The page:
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Wednesday, February 5, 2014

WWII Internment, Again

For John, BLUFThe question is, when we surrender our civil liberties in wartime, can we get them back?  Nothing to see here; just move along.

It may not be as bad as it sounds, but US Supreme Court Associate Justice Antonin Scalia told the University of Hawaii Law School that the US Supreme Court could again approve internment camps during wartime.  This came up while he was discussing Korematsu v. United States.  An appropriate venue for such a discussion.

In wartime we give the President wide latitude in his actions to keep us safe from subversion.  That is not likely to change, per Justice Scalia.

UPDATE:  Professor Althouse weighs in.

Regards  —  Cliff

1 comment:

Neal said...

This opens a wild conundrum of what if's. The Japanese Internment was as a result of a DECLARED war, in point of fact, the LAST declared war in American history. The so called War Powers Act does not authorize the POTUS to "declare" war, but rather, to commit military forces "in defense of national objectives." Of course, there is the milquetoast promise to "keep the Congress advised," a promise that has been only superficially observed.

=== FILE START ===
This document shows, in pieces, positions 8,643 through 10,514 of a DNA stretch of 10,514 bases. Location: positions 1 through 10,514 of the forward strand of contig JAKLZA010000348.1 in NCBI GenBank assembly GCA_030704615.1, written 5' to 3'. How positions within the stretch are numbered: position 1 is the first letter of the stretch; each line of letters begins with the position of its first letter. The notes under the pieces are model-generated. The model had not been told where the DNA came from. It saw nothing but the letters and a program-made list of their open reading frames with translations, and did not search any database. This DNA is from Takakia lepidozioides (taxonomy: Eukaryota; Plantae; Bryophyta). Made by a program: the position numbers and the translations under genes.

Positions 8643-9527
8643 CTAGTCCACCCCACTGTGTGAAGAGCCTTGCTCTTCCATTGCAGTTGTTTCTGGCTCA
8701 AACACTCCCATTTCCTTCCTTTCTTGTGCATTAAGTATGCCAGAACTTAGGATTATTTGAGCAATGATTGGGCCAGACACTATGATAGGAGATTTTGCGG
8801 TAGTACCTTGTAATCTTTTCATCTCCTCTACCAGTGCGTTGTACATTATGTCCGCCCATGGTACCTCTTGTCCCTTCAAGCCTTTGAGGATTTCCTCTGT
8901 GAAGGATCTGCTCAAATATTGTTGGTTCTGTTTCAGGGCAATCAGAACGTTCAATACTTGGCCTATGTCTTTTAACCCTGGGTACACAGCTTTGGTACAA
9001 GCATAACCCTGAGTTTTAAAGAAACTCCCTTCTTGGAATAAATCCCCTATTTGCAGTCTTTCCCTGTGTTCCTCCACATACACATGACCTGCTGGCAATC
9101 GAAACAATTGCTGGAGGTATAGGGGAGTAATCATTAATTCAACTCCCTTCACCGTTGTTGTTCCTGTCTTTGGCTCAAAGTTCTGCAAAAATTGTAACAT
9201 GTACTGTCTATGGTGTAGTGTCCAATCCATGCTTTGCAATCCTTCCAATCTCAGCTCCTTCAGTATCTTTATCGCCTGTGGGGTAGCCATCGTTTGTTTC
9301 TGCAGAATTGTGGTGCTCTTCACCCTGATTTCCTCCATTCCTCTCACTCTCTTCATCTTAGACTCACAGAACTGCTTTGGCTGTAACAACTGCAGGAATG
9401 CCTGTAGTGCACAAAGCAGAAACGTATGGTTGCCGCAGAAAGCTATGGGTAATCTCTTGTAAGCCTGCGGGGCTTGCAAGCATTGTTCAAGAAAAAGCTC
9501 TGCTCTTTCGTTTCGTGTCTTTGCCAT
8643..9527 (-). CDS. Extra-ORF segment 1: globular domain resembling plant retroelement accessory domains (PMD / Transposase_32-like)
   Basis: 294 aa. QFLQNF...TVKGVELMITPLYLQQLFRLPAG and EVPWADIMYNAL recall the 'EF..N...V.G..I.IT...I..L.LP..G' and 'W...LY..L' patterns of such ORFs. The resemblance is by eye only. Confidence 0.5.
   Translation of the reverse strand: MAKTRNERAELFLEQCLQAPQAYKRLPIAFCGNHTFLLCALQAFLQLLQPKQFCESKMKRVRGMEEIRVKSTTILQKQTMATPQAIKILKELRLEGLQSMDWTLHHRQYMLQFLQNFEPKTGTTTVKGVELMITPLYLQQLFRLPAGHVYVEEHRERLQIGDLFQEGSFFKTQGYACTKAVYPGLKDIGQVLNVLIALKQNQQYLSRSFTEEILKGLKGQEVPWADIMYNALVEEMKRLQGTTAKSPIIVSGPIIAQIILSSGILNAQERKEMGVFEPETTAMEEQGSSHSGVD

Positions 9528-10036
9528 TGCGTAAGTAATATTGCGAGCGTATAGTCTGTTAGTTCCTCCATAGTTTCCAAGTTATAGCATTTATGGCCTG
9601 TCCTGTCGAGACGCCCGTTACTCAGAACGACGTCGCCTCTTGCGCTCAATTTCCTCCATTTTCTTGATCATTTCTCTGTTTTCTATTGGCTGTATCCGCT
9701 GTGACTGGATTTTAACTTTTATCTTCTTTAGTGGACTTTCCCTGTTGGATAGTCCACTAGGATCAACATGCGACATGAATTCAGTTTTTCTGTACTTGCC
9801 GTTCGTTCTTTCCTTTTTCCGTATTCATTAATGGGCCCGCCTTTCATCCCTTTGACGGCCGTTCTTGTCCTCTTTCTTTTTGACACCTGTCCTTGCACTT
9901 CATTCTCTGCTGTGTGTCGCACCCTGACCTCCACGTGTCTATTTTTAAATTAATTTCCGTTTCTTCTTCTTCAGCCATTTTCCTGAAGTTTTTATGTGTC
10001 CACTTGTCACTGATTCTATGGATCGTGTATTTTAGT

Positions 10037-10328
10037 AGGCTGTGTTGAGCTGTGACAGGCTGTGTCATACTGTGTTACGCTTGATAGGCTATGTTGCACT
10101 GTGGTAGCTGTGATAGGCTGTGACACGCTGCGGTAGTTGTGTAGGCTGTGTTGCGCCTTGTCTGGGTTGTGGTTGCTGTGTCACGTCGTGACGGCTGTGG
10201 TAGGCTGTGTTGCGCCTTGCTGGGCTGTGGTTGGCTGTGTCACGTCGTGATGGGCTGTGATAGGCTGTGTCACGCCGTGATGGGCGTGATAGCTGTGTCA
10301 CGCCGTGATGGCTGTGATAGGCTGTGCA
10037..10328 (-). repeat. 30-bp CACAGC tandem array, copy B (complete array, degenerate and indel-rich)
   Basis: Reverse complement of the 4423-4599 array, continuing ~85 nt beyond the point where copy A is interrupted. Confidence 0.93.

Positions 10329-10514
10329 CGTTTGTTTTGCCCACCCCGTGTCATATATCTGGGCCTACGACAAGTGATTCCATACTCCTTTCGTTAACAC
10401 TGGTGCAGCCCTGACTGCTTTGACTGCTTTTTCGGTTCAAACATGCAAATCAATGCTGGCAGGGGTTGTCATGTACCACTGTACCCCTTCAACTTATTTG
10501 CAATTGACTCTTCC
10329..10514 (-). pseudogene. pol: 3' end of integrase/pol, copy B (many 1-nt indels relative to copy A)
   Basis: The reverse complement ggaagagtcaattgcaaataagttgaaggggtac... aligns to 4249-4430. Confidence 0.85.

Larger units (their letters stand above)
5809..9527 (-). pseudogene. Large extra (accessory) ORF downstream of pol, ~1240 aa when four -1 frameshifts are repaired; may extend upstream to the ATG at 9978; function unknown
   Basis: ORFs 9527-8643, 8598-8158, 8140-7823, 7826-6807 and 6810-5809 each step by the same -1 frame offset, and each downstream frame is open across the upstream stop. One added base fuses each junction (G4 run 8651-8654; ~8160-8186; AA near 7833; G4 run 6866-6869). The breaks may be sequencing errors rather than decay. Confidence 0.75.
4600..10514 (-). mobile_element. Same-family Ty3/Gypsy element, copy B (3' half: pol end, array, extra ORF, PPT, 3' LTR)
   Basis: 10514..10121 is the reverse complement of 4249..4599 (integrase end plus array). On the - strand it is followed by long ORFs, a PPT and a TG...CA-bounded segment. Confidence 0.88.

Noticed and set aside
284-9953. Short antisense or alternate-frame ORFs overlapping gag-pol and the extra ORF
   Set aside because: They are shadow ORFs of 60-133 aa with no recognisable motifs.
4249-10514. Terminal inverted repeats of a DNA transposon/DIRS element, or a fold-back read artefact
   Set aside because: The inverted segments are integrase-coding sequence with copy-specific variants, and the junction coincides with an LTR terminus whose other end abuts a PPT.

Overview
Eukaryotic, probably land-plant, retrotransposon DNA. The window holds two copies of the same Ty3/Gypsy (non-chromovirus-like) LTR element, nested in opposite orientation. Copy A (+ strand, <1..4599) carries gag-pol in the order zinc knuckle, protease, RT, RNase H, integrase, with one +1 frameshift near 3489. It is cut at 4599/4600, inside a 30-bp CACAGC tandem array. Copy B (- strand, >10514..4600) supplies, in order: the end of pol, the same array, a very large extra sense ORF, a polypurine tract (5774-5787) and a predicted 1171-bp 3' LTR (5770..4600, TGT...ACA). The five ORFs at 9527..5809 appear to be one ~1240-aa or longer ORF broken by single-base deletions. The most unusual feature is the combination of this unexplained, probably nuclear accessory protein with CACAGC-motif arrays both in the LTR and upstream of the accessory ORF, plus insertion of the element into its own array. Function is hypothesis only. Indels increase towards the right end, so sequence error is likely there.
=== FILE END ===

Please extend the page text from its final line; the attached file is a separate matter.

The real issue with the WPA is that it IS a de facto declaration of war against an enemy...presumably foreign.....but as the oath of office intones.....defend the Constitution of the United States against enemies, both foreign and domestic. So....given that fine distinction, it is not unforeseeable or illogical to assume that a POTUS could declare war against a segment of American society, labeling them as domestic enemies, and then rounding them all up (principals and relations as well) and interning them in a vast camp for......"the duration." I would liken this sort of action to the Stalinist camps to which millions were relegated........and exist today in Russia.

Remember too, the SCOTUS acts only within the limits of established LAW.....not what is right..or proper....or fair. Thus, were this to happen, the SCOTUS would likely approve as it has precedent and is vested in established law.

Given today's vehement demonization of all things Right or Conservative, rounding up the dissidents is NOT beyond the range of possibilities....even...probabilities.